Amidst the politically tense situation which is coupled by western imposed economic sanctions, Russian authorities appear determined to turn their attention once again on the regulation of the country’s FX industry. A bill regulating the industry was put before the Russian Duma more than a year ago, but the voting and any final decisions on the issue has been postponed ever since. It seems that the procrastination on this subject was a result of different opinions, clashing interests, fear and bureaucratic procedures, but it also appears that now the resolve to tackle the issue effectively comes from very high up, perhaps even from President Putin himself.
One of the reasons motivating Russian authorities to put an effective regulatory framework in place is their strong desire to put an end to the continuing outflow of Russian capital to overseas FX jurisdictions. In order to ensure that brokers will choose to remain and operate from Russia instead of choosing overseas jurisdictions, Russian authorities seem to be prepared to adopt a more relaxed approach towards the requirements, such as capital adequacy, that brokers will need to comply with. What remains to be seen is whether authorities will manage to strike a balance between effectively controlling the industry, safeguarding the rights of investors and giving enough incentives to brokers to remain in Russia and keep their capital in their country.
A major change in the Russian regulatory apparatus is that the Central Bank of Russia recently became the recognized state regulator for all of Russia’s financial industries and ever since it has taken decisive steps to streamline the legislative framework of the industry, starting with the publication in early September of updated lists containing all participants licensed to provide their services in the Russian securities market, accompanied by a special document on the timing of obtaining licenses.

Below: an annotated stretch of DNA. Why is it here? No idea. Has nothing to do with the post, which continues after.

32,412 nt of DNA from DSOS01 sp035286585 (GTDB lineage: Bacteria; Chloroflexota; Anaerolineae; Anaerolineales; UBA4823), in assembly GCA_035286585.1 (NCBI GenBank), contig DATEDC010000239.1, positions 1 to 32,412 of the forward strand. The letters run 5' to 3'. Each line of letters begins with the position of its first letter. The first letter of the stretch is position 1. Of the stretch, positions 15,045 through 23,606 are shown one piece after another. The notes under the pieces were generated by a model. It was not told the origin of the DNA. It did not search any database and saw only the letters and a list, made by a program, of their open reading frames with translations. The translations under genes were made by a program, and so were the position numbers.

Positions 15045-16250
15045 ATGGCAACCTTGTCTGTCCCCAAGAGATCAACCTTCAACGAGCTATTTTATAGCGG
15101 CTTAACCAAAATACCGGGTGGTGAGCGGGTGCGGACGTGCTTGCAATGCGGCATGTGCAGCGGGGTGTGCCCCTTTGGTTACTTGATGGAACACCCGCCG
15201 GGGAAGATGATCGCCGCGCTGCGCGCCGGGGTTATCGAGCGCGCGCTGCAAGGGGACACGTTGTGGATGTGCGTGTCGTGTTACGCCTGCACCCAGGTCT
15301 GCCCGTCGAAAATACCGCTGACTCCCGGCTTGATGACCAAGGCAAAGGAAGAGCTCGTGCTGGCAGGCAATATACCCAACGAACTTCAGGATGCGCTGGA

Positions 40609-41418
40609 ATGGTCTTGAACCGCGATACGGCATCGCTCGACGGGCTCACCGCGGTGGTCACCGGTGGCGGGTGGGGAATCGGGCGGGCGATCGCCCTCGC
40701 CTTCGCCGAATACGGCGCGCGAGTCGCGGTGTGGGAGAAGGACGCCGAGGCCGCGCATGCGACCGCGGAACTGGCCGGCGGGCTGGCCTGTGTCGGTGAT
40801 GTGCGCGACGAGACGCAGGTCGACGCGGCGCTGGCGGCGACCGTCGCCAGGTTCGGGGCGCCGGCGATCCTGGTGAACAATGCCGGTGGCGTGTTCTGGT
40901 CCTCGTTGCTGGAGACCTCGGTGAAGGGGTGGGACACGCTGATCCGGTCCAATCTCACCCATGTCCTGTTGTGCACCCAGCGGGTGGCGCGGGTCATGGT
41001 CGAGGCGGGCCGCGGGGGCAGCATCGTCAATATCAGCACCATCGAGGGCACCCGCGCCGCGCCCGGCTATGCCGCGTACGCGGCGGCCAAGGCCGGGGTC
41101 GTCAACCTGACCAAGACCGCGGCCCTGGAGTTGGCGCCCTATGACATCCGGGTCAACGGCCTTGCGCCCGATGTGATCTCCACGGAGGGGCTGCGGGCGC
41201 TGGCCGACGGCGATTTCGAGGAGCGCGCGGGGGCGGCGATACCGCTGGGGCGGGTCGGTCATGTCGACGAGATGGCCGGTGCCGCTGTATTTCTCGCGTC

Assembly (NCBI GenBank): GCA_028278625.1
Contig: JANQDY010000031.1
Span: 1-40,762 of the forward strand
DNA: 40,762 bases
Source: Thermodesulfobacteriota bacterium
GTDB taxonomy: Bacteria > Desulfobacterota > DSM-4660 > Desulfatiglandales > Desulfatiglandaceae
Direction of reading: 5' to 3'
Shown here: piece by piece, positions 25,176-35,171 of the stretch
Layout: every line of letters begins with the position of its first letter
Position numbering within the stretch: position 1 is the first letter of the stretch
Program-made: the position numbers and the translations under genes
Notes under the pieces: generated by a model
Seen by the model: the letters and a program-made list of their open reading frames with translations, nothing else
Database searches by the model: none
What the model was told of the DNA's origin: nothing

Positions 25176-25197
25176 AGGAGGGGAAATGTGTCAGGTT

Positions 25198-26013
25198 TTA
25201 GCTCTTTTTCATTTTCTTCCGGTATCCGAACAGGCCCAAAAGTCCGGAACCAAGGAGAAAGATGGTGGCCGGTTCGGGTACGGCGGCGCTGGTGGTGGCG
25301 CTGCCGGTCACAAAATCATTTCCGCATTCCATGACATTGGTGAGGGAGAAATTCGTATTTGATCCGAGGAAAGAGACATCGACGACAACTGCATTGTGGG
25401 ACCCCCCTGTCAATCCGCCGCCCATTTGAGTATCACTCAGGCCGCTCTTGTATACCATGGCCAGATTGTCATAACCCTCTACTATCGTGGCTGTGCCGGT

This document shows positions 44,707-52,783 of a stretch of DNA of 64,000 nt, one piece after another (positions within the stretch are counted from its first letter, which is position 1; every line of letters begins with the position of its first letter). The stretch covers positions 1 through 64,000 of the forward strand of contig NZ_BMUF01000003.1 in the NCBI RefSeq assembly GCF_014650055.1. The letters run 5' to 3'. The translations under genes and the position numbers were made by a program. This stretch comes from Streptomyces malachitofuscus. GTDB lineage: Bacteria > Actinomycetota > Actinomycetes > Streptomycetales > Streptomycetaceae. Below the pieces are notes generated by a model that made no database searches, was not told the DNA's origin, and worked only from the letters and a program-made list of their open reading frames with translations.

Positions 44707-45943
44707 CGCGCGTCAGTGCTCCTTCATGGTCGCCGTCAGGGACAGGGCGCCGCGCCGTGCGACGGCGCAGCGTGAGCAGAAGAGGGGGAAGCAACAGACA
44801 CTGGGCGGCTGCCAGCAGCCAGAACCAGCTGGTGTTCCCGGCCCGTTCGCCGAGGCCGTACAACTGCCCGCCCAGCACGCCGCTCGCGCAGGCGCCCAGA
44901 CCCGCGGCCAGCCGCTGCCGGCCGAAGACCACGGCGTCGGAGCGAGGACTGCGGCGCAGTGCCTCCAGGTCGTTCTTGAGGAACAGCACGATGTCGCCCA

However, the most important and bold move taken by the Russian Central Bank in its new capacity as state regulator, is the approval of an act entitled “On the norms of sufficiency of proprietary funds of the participants in the securities market and the management companies of investment funds, mutual investment funds and non-state pension funds”. This document provides for new minimum capital requirements for all participants in the securities market in Russia, including securities dealers and Forex brokers, who are classed for regulatory purposes as securities dealers.
If this new document gets approved by the Russian Duma which is scheduled to discuss it sometime in October, then it will be a very welcome development for FX brokers because it will mean that Russia will have one of the lowest capital demands for Forex brokers in the world, at a time when brokers were plagued by the very high adequacy requirements in most jurisdictions. According to the proposed new rules the minimum capital requirement for securities dealers in Russia will be only RUB 3 million, which is roughly USD 76,000 or EUR 60,000. To appreciate exactly how low this threshold is, one should compare it to the previous amount demanded which was RUB 35 million in minimum net capital for a securities dealer. If approved, the new level for the minimum capital requirement for Russian FX brokers will be lower than that required in most jurisdictions in the world, apart from offshore zones and significantly lower from that required by Cypriot regulator CySEC, which is one of the most popular jurisdictions, often accused of being too lenient with brokers and which has already attracted numerous financial firms of Russian interests.